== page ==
The emydid turtle genus Graptemys is characterized by intra- and interspecific dietary diversity. Sympatric species pairs typically differ in trophic morphology and dependence on bivalve mollusks in female diets, yet there is a lack of comprehensive comparisons of the diets of sympatric species. I collected feces from 92 black-knobbed sawbacks (G. nigrinoda) and 54 Alabama map turtles (G. pulchra) from the Alabama River at a site in Autauga and Lowndes counties, Alabama. Samples were analyzed separately for unsexed juveniles, adult males, juvenile females larger than the smallest mature males, and adult females of each species. Sponges, aquatic insects (particularly caddisfly larvae), and filamentous algae were the primary foods of G. nigrinoda. Native mussels, invasive Asian clams, and aquatic insects (but few caddisfly larvae) were the primary foods of G. pulchra. Each of the four sex and size classes exhibited substantially greater similarity with conspecific classes than with classes of the other species. Intraspecific interclass similarity in diet showed size-structured patterns in both species but with opposite patterns. In G. nigrinoda the classes that were most similar in diet were the smallest-bodied classes, unsexed juveniles and adult males, which fed most heavily on sponges; the largest-bodied class, adult females, fed most heavily on filamentous algae and was least similar in diet to other classes. In G. pulchra the classes that were most similar in diet were the two largest-bodied classes, adult and juvenile females, which fed most heavily on bivalve mollusks; the smallest-bodied class, unsexed juveniles, was least similar in diet to other classes. These results reinforce the importance of body size in determining Graptemys diets and suggest dietary differentiation of sympatric Graptemys species may extend beyond differentiation in adult females more often than is generally thought.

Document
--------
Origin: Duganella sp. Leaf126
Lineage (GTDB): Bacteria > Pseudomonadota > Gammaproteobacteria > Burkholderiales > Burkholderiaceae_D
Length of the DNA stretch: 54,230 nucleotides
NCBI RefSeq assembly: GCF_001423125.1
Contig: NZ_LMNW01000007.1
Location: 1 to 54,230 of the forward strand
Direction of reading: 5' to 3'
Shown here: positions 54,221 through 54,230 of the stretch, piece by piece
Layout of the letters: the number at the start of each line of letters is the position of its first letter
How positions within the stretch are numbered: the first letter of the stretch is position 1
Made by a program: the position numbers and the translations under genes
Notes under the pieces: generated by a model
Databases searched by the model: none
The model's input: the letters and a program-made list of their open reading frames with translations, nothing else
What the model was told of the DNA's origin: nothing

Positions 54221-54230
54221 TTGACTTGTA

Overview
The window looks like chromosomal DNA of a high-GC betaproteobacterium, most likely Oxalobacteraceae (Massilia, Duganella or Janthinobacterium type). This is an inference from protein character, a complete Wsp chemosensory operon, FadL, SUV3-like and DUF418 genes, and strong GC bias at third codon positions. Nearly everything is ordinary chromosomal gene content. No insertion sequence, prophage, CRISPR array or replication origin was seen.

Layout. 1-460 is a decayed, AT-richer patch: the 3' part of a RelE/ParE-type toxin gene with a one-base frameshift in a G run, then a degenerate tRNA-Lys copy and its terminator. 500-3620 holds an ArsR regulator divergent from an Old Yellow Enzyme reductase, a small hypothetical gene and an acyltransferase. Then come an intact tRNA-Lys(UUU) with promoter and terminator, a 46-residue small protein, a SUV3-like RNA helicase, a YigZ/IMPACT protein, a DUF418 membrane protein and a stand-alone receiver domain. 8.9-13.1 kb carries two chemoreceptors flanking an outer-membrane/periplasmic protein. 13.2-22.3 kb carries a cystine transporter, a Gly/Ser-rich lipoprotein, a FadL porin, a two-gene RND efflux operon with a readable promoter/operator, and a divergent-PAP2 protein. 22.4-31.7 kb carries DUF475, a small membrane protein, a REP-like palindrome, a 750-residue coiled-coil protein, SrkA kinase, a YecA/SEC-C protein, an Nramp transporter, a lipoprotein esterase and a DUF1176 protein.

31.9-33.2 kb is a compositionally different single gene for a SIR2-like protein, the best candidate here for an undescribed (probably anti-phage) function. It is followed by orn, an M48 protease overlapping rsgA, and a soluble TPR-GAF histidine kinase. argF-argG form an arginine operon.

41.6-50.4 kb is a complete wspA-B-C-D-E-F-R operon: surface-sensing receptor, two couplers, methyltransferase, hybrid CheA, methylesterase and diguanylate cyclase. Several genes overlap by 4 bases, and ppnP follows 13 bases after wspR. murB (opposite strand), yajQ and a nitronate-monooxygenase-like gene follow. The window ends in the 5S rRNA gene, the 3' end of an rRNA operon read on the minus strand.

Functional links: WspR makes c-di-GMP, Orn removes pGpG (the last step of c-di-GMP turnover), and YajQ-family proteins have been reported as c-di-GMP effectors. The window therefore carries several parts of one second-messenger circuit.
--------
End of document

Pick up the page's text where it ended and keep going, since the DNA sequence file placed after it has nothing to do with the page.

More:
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Vol. 175 • No. 2